REST Team Presents:


The main idea behind this project stemmed from a need we saw for the ability to easily track of what we’re doing day to day. It’s easy to lose focus while you’re running around taking care of things, and you may not recognize the need to step back and take a little break until it’s too late and you’ve burned out. Therefore, we set out to create an easy to use interface that will allow a user to record their activities throughout the week, much like a more conventional logbook or journal. Unlike with a physical book however, they’ll be able to weigh their work/life balance at a glance.

How we did it: A basic overview.

We built our application using Node/Typescript. Bootstrap React was used to provide nice styling for the front end, while we use Postgre for our backend database to store input activities.


  • Roberto: Well, this was my first time working with TypeScript/React for a project in general. Due to my unfamiliarity with the stack, I mainly stuck to building simpler components like the card used for the day display, along with the pop-up modal that allows the user to enter an activity of theirs. While there were some initial problems that were ironed out, I had a great time learning how to do things such as passing the data we need back and forth via props. I really appreciate the help my teammates gave me during the process as well, it was nice getting to know them better.

  • Konstantinos: I focused a lot on the backend and wrote it in normal JavaScript while Anton helped me refactor the code into TypeScript. It was really fun to learn more about Postgre and Node, and I was able to build simple GET and POST routes that would receive and send out data. In the backend we receive some dates, and return all the activities for the week that those dates lie on. Initially I did this manually, but the problem lied in at the beginning or end of months. It wouldn't go to the previous month when needing to find the beginning of the week. To alleviate this, we were able to find a simple package named moment.js that solved our date concerns. Overall, it was a fun experience.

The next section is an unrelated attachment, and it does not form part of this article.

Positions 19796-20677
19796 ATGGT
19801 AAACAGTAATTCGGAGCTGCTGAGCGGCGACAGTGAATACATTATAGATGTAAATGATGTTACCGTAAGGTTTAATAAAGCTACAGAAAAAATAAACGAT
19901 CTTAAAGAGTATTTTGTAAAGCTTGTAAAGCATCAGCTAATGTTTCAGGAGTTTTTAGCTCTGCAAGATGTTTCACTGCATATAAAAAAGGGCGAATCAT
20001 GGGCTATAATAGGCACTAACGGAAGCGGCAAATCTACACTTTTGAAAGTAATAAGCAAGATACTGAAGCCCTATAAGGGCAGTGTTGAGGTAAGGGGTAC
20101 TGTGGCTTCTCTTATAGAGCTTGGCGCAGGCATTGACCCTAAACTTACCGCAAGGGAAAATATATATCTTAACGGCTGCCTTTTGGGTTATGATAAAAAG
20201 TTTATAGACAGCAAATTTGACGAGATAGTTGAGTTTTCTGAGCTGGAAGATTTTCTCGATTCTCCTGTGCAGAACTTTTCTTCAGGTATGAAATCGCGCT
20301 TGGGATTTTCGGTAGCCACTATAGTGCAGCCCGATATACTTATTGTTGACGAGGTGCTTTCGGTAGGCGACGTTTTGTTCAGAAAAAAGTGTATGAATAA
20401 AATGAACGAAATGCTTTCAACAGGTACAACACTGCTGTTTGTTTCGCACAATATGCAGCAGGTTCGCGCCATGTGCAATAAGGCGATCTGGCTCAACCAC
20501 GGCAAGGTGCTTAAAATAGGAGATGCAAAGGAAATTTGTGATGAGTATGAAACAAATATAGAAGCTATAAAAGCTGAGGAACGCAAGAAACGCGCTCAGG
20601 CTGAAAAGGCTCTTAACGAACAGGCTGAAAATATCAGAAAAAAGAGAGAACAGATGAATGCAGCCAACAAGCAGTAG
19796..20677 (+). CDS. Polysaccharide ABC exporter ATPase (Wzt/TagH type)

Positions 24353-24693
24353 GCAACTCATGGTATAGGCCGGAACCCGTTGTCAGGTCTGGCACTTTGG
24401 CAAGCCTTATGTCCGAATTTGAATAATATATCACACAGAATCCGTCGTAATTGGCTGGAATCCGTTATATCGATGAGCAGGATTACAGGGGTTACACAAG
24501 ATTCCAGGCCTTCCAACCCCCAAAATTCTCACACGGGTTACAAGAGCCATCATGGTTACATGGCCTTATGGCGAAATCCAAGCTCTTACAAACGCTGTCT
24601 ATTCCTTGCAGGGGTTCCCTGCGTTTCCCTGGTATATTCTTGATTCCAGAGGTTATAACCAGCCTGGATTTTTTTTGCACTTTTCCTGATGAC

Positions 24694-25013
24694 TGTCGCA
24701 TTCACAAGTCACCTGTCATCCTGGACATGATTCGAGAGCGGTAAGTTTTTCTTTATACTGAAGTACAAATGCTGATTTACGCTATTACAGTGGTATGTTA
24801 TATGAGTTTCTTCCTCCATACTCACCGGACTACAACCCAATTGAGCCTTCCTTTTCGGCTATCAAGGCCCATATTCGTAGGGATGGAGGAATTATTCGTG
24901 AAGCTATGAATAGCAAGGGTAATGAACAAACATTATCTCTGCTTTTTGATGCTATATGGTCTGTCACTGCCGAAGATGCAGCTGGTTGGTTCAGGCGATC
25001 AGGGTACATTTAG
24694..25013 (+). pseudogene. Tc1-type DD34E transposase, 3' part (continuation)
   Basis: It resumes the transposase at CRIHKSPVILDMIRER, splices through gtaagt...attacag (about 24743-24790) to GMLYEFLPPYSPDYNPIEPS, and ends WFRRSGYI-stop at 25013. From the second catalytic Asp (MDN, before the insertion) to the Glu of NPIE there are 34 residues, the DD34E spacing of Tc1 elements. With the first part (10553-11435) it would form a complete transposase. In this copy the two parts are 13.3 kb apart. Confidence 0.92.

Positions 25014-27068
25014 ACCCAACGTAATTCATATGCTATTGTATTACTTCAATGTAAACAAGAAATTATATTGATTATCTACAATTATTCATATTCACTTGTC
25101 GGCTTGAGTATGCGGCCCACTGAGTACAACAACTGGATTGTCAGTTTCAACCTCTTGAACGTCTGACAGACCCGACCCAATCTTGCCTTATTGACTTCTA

• Anton: I am proud of the data transformation section from the API -> WeekView.tsx. I also helped layout and provide typedefs for the data! I learned a lot about RESTful APIs and how to use Insomnia/PGAdmin from Konstantinos.


Some of the biggest challenges we faced as a team revolved around the initial setup of all the packages that we worked with, ensuring everything is up to date and that we’re all working with the same versions of everything. Roberto actually had a problem with an outdated version of React that was causing him tons of problem trying to run the application- that went away once he updated, but it took us a while to figure out what the problem was. Another early issue was with the Github repositories created for our team- Anton and Roberto didn’t have write access at first, so a few hours were spent troubleshooting that.

  • Anton: Parsing the activity array of weekly events was challenging!
  • Roberto: Figuring out a good way to toggle the ‘add activity’ modal when it was in it’s own component stumped me a bit at first. Another issue I had was finding a good time picker to use in the modal!

Things for the future:

The whole team has a good idea of where we'd like to take this app in future developments, mainly expanding upon features already existing in the application. Some examples of this include:

  • Putting the finishing touches on the 'Add Activity' Modal. We have the basics wired together, but there's still some work to be done with it.
  • Using the start and end times input upon activity creation to calculate the amount of hours spent per day doing 'work' or 'leisure' activities and displaying that in a breif summary outside of the activity list.
  • Displaying a weekly summary of time spent working vs. relaxing- either at the bottom of the page, or in a clickable popup.
  • Changing the color of a day card depending on a user's work/leisure ratio. Ex: The more that ratio is skewed towards work, the redder the card.
  • Incoroprating a full fledged calendar view into the application to make seeing larger trends easier.

Time Invested:

Altogether, the whole team was together working on this application for around 19 hours, including time spent setting things up and troubleshooting problems.

Work by: Anton Zabirko, Konstantinos Houtas, Roberto Garcia. Video presention in streamable link.

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